While doctors may bemoan their employer’s rules or feel they lack input into key decisions, most say the pros outweigh the cons. In fact, employed physicians say they like having a steady salary and the resources to focus on caring for patients.
In addition, more physicians may come to the same conclusion and choose employment over private practice in the years ahead. Three employed physicians talked to Medscape about why they made that choice.
To Focus on Patient Care, Not Business
Kevin Zakrzewski, MD, has practiced general internal medicine for 25 years in a group practice owned by Jefferson-Health, the largest regional health system in greater Philadelphia.
As an employee, he can focus on caring for patients — what he loves best about his job. “I’d rather not deal with day-to-day business issues such as staffing and billing and buying EHR systems or malpractice insurance,” he said.
When the group practice closed its doors to patients during the COVID lockdown, he continued to work for his employer.
“I kept earning a paycheck because my employer moved me to the local hospital to care for COVID patients. Many private practices that closed during the pandemic didn’t have the flexibility to do that or the cashflow to pay their doctors or staff — that’s something I never had to worry about,” he said.
But there are frustrations. “I do not feel that I have meaningful input into what happens at the organizational level. I often feel that company initiatives take precedence over local needs. I think that negatively affects our ability to be nimble at a local level,” said Zakrzewski.
For example, his practice recently wanted to hire a new physician, but the request is mired in bureaucracy.
“Although our physician-leaders agreed that this was good for our practice and the hospital system, the process has taken several months, and as of today, has still not been approved,” he said.
His experience mirrors what employed doctors said they liked the most and least in a recent Medscape Employed Physicians Report. The positives: Having a stable paycheck and not having to run a business; the negatives: Less autonomy and more workplace rules.
Better Work/Life Balance
“I’m a cardiologist and a father to two amazing children; it’s important to me to take them to school, to spend days off with them, and go on vacations with them,” said Jason Wasfy, MD, a medical director at Massachusetts General Physicians Organization, with 3300 physicians, including 105 cardiologists.
A perk of being in a large practice, says Wasfy, who is in his 40s, is that he doesn’t have to be on call every weekend or handle insurance claims.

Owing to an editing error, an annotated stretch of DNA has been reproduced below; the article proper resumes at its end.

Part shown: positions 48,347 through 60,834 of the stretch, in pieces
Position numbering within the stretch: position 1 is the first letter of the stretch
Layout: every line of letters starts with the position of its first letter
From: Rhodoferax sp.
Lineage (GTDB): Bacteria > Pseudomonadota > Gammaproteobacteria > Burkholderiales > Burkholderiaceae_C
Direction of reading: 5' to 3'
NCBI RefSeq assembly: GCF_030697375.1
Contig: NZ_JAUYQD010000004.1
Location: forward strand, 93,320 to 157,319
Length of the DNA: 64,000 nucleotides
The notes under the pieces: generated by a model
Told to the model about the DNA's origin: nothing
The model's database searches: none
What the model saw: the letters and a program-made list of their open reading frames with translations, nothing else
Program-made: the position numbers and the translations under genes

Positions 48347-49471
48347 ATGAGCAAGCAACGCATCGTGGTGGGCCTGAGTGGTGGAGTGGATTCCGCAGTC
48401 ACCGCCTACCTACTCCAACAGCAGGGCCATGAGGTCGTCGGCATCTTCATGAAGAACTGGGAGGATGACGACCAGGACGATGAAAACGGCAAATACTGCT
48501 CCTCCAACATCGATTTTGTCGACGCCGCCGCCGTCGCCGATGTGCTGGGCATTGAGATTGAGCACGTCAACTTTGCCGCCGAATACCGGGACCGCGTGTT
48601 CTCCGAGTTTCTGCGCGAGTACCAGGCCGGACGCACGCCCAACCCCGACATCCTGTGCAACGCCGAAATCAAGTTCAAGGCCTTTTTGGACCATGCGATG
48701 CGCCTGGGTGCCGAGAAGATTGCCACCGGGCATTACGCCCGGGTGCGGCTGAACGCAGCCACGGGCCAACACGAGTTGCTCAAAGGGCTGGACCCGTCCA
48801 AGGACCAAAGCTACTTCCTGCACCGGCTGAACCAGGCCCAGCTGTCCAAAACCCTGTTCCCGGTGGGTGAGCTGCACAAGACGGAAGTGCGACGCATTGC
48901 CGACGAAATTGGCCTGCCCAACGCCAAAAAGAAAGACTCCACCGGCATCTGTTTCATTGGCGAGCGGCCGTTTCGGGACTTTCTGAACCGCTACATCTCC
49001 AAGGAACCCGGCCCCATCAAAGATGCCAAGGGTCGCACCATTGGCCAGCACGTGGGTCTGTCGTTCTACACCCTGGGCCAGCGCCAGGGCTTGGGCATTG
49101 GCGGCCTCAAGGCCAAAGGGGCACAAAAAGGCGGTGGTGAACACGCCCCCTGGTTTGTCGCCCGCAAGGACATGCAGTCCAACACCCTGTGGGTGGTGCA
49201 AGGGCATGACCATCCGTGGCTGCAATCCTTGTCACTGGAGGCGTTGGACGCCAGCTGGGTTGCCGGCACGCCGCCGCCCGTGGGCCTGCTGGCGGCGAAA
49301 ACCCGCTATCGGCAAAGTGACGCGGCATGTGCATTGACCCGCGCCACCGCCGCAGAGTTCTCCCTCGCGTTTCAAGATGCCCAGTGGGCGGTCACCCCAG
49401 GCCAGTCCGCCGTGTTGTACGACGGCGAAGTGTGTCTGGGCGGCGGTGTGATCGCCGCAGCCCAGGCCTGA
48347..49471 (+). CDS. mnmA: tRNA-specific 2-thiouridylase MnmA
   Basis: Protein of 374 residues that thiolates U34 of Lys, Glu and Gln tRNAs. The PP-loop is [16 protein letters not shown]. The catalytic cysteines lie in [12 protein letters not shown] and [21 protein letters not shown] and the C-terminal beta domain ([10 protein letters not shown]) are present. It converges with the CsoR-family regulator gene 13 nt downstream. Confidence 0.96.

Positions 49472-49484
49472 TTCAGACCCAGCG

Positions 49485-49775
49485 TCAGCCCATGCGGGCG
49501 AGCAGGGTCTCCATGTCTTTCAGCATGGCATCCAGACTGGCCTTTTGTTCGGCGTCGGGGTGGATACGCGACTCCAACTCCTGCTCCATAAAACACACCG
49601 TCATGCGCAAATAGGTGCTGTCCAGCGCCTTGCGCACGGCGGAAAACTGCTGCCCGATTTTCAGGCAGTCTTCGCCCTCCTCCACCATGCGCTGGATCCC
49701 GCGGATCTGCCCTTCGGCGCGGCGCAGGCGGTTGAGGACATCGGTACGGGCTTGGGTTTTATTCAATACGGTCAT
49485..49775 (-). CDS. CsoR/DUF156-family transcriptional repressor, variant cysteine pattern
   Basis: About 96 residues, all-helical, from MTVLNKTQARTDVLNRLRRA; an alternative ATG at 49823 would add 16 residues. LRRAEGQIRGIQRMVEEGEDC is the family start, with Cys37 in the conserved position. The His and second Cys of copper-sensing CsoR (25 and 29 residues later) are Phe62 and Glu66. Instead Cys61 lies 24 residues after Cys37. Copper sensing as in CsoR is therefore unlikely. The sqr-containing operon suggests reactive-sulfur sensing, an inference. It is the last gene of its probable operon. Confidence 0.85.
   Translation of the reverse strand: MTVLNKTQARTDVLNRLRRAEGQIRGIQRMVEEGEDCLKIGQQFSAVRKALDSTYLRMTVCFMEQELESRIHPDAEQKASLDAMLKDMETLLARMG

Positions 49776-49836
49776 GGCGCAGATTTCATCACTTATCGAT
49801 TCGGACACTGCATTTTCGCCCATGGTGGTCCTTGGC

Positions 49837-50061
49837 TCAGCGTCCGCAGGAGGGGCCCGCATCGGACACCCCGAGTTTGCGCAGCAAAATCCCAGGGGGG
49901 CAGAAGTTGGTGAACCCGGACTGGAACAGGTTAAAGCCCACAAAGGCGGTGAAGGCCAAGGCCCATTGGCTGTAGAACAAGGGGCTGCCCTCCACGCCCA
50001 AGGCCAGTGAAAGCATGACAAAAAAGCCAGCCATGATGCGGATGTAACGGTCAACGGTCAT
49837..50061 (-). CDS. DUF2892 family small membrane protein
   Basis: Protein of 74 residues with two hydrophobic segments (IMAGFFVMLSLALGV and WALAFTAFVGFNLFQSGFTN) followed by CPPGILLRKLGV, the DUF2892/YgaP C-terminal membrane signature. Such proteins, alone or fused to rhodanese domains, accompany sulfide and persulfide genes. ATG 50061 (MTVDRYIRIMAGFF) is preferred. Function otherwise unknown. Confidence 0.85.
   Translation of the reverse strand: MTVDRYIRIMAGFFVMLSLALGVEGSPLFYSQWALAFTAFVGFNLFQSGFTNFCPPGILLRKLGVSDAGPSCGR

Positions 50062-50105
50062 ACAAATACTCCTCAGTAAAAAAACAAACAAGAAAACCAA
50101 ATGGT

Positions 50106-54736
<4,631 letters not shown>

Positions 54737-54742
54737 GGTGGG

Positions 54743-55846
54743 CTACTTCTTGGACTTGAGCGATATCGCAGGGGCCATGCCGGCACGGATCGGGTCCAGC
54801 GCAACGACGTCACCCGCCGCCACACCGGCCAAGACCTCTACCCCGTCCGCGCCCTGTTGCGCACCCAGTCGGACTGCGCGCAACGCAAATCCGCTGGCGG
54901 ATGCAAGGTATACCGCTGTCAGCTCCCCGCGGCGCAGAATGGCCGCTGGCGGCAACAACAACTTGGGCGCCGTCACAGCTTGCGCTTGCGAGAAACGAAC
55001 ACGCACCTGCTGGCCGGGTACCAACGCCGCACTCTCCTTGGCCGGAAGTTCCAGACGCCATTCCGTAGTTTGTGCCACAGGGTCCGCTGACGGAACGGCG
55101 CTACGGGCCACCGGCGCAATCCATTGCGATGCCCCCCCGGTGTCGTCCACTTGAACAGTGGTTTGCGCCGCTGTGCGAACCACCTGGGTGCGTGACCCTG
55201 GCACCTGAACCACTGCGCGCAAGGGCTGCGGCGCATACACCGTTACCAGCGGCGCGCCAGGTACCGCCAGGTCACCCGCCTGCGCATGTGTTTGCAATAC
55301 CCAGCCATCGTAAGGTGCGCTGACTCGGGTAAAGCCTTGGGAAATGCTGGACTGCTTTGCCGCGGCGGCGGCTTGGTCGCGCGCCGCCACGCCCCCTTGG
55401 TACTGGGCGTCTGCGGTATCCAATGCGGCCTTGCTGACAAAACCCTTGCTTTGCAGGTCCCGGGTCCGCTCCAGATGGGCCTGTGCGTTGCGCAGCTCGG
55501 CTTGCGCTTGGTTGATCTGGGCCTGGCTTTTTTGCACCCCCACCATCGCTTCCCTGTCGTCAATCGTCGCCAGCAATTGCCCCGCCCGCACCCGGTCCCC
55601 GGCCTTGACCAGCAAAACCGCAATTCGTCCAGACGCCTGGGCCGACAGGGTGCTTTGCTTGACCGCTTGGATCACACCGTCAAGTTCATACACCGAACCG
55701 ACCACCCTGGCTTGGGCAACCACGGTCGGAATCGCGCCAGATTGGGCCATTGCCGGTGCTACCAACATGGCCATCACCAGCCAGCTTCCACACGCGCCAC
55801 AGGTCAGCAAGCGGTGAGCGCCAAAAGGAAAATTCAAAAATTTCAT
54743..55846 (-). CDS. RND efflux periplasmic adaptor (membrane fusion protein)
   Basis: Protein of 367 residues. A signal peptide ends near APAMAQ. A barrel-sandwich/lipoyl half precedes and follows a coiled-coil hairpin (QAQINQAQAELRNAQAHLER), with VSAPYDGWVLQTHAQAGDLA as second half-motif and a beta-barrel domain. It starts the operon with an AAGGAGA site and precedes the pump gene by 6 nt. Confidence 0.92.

“I would imagine that in a solo private practice, that’s much harder to do,” he said. “You also have to worry more about finances. If the business loses money, you have no way to protect your own compensation,” said Wasfy.
He could earn more money in private practice, about $65,000 more, according to this year’s Medscape Compensation Report. “But no amount of compensation is worth it to me to feel torn between being an excellent dedicated cardiologist and an excellent dedicated father.”
Wasfy appears to represent a new wave of physicians who choose employment over private practice partly because of a better work/life balance. In 2018, for the first time, employed physicians outnumbered self-employed physicians, according to a survey by the American Medical Association. By the end of 2021, nearly 3 of 4 (74%) physicians were employed by hospitals, health systems, or corporate entities such as private equity firms or health insurers, according to a report by the Physicians Advocacy Institute.
Doctors employed by large organizations also benefit from the increased consolidation of administrative functions such as billing, says Wasfy. Unlike doctors in private practice who hire someone to process insurance claims, employed doctors use a professional billing office to process their claims, which saves them time and billing hassles, Wasfy tells Medscape.
Physician practices are also being consolidated, a trend that’s driven by market forces, he says. “Solo private practices have moved to group private practices; larger private practices have gone to large employed physician groups, and large employed physician groups have become even larger,” said Wasfy.
But with increased consolidation, physicians lose autonomy, Wasfy adds. “The more consolidation you have, the less likely individual physicians have agency in how they take care of patients.”
Didn’t Consider Private Practice
“I didn’t consider private practice seriously; I just looked at which academic medical center I wanted to be a part of,” said Sarah Kurz, MD, a clinical assistant professor of infectious diseases at the University of Michigan Health, Ann Arbor.
It was important to Kurz to stay in academia after she finished her recent fellowship to teach and conduct research. “The resources we have and the larger intellectual community of colleagues to draw upon and learn from are two big benefits.”
It’s also easier in a large institution to leave at the end of the workday because there’s a call center and a group of nurses triaging patients, she adds.
With a husband and a 19-month-old infant at home, that is incredibly important to Kurz.
She’s also aware that she could earn at least double her salary in private practice. “If salary were the driving factor for me, private practice would be the right move. But it’s not the driving factor.”
If she were to leave academia, it would be to work in public health or for a nongovernmental organization.
Christine Lehmann, MA, is a senior editor and writer for Medscape Business of Medicine based in the D.C. area. She has been published in WebMD News, Psychiatric News, and The Washington Post. Contact Christine at [email protected] or via Twitter @writing_health
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